The Crosby Garrett Helmet is a copper alloy Roman cavalry helmet dating from the late 2nd or early 3rd century AD. It was found near Crosby Garrett in Cumbria, England

Bronze Helmet from Ancient Greece, around 460 BC

Roman horseman's helmet, found in the Peel district, The Netherlands
This 2,600-year-old bronze helmet was discovered in the waters of Haifa Bay, Israel in 2012. When it was made Greek colonies dotted the Mediterranean coast, stretching from the Black Sea to southern France.

This warrior was likely one of Egyptian pharaoh Necho II's troops, which he sent through Israel accompanied by a fleet of ancient ships. The pharaoh was involved in military campaigns in the region for nearly a decade, operations in which this warrior and his group likely were involved.
Ancient Greek helmets from the Archaic period (800 BC – 480 BCE). A Corinthian-type, found in Leivadia. The second is a Illyrian-type helmet from Leivadia. The third is from Agia Paraskevi near Kozani. All are made of bronze.

The Helmet of Agighiol is a Geto-Dacian silver helmet dating from the 5th century BC.

Sutton Hoo helmet reconstructed

The Golden Helmet of Coţofeneşti

Gladiator helmet from Pompei

Greek Spartan Crest Helmet

Spanish morion (helmet)


Helmet covered in heavy gold florets with spike top, visor front. Chou Dynasty, Emperor Wu Wang tomb complex at Laoyang, circa 1020 BC.

Helmet of a Yuan Dynasty officer

Japanese helmet, circa 1590–1640.

Chinese chichak-style helmet, Ming Dynasty

Helmet from 7th century Viking boat grave
A common myth about the Vikings was that they wore horned helmets in battle. Archaeologists have found no proof to say that their helmets had horns. The reason their helmets didn't have horns was because they would have gotten in the way in battles and may have ended up injuring the wearer.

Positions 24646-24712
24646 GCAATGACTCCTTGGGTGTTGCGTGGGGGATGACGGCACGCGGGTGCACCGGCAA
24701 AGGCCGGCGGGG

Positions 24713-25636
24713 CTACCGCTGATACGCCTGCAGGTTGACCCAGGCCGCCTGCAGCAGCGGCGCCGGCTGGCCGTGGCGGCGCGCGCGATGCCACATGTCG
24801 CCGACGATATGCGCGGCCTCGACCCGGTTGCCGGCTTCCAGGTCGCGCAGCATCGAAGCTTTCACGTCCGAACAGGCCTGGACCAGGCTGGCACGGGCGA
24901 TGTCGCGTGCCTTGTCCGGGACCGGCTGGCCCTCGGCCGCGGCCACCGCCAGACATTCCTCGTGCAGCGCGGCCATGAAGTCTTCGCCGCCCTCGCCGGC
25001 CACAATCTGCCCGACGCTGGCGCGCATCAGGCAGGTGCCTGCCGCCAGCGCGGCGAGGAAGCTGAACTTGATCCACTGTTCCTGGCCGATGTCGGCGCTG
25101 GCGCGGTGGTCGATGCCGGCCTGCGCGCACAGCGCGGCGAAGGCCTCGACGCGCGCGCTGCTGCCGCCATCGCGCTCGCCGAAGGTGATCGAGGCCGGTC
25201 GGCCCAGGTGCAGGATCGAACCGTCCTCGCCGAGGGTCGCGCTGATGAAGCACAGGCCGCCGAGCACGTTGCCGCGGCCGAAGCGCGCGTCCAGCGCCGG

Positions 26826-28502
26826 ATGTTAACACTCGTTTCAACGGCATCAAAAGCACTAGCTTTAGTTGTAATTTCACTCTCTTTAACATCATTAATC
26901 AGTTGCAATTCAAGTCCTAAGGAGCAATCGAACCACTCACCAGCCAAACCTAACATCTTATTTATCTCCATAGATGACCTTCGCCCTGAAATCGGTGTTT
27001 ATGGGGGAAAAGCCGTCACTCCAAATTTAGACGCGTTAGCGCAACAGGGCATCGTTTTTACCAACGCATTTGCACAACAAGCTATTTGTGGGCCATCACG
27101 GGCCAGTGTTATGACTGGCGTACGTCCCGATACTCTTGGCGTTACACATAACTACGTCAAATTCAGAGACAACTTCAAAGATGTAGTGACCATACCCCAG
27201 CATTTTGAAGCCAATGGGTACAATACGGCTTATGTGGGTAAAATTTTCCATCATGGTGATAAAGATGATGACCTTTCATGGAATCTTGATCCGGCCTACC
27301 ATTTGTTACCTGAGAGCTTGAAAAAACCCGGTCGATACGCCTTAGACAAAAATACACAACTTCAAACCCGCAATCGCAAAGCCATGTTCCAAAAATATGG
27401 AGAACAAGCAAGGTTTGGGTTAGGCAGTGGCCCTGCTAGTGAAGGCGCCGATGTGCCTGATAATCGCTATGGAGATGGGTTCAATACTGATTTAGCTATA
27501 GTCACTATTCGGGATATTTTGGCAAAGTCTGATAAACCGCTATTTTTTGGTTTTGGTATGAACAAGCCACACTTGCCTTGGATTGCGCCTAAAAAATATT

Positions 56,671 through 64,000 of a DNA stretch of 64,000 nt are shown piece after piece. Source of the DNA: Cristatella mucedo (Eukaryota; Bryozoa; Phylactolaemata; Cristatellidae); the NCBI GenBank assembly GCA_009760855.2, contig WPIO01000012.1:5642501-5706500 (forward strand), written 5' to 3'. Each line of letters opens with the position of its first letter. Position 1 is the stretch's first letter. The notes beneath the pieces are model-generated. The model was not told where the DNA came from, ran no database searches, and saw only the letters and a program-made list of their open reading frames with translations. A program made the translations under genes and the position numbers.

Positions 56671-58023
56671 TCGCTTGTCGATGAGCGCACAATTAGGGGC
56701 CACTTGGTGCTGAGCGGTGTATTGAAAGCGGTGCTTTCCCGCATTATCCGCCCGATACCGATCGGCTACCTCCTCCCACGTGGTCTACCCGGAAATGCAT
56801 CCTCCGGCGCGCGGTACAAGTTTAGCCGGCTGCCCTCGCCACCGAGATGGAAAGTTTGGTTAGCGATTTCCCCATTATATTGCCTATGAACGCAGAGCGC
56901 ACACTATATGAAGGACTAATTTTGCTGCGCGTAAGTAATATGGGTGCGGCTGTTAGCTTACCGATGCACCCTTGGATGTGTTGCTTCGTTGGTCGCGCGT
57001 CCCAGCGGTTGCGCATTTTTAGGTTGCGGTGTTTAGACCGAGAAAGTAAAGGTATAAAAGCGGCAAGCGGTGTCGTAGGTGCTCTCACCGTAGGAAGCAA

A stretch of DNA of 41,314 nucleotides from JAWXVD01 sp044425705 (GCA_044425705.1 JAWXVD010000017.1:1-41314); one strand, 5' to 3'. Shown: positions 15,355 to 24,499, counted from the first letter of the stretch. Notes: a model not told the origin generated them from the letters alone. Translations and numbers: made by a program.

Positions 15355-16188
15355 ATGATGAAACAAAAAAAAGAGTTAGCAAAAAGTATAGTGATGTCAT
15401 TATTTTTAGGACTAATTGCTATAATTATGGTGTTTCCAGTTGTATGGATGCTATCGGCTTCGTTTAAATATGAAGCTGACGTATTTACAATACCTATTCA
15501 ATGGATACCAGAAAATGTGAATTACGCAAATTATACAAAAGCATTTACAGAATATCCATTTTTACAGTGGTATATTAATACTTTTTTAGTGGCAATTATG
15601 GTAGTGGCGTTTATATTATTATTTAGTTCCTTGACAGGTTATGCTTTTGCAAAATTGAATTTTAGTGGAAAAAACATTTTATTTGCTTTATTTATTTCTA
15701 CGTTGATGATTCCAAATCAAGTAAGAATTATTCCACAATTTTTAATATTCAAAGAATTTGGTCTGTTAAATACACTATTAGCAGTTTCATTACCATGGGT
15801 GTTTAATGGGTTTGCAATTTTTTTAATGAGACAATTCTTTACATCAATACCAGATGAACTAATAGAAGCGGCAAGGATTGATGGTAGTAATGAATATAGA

Real Viking helmets had protective metal down and around the ears and some helmets found in burial mounts had a metal mask in front.

German helmet by famous armorsmith Jörg Seusenhofer ca. 1540

Thursday, 10 August 2017

Second Known Gold Magnesia Stater

Heritage Ancient Coins upcoming Long Beach Auction features one of two known gold staters from Magnesia. This is a completely unrecorded denomination and type for this city. Magnesia ad Meandrum was founded on the banks of the Lecathus, a tributary of the Meander river, in south-western Ionia circa the mid-700s BC.

Artemis graces the obverse, with reverse depiction of Nike driving a biga (a two-horse chariot). The coin is circa 155-145 BCE and graded NGC Choice AU 5/5 - 4/5. Estimate: $30,000 - $40,000.

Tuesday, 8 August 2017

The Środa Treasure

The Środa Treasure is a massive hoard of silver and gold coins, plus gold jewellery and precious stones. The hoard dates from the mid 14th century. Środa is a medieval town in Silesia, southwestern Poland. In 1985 a worker doing some renovation in an old house on the town square smashed into an urn filled with about 3,000 silver coins. This was quickly secured by the Communist authorities.

Three years later more gold and silver started turning up.
The finds were kept quiet and most believe much of the discovery vanished into private hands. So much was found that eventually someone thought to scour the municipal dump, turning over piles of rubble taken from renovation projects.

More treasure was found there, including gold jewelry.
The Środa Treasure is one of the most valuable archaeological finds of the 20th century.

Much of the treasure is thought to have been lost to looting.
Over the following years, archaeologists and historians have speculated about the treasure's origins, while museums and wealthy individuals have competed for pieces of the treasure at auction.
It is now agreed that the treasure most likely belonged to the Emperor Charles IV of the House of Luxemburg. Around 1348, needing funds to support his claim to the Emperorship, Charles pawned various items to the Jewish banker Muscho (Mojżesz, Moishe) in Środa.

Soon afterwards, the black plague visited Środa. Mojżesz was not heard of again. It is believed that he either fled from the plague-struck town, died of plague, or perhaps fell victim as Jews were blamed for spreading the plague. What is certain is that no one ever reclaimed the treasure, which was left hidden in the town for hundreds of years.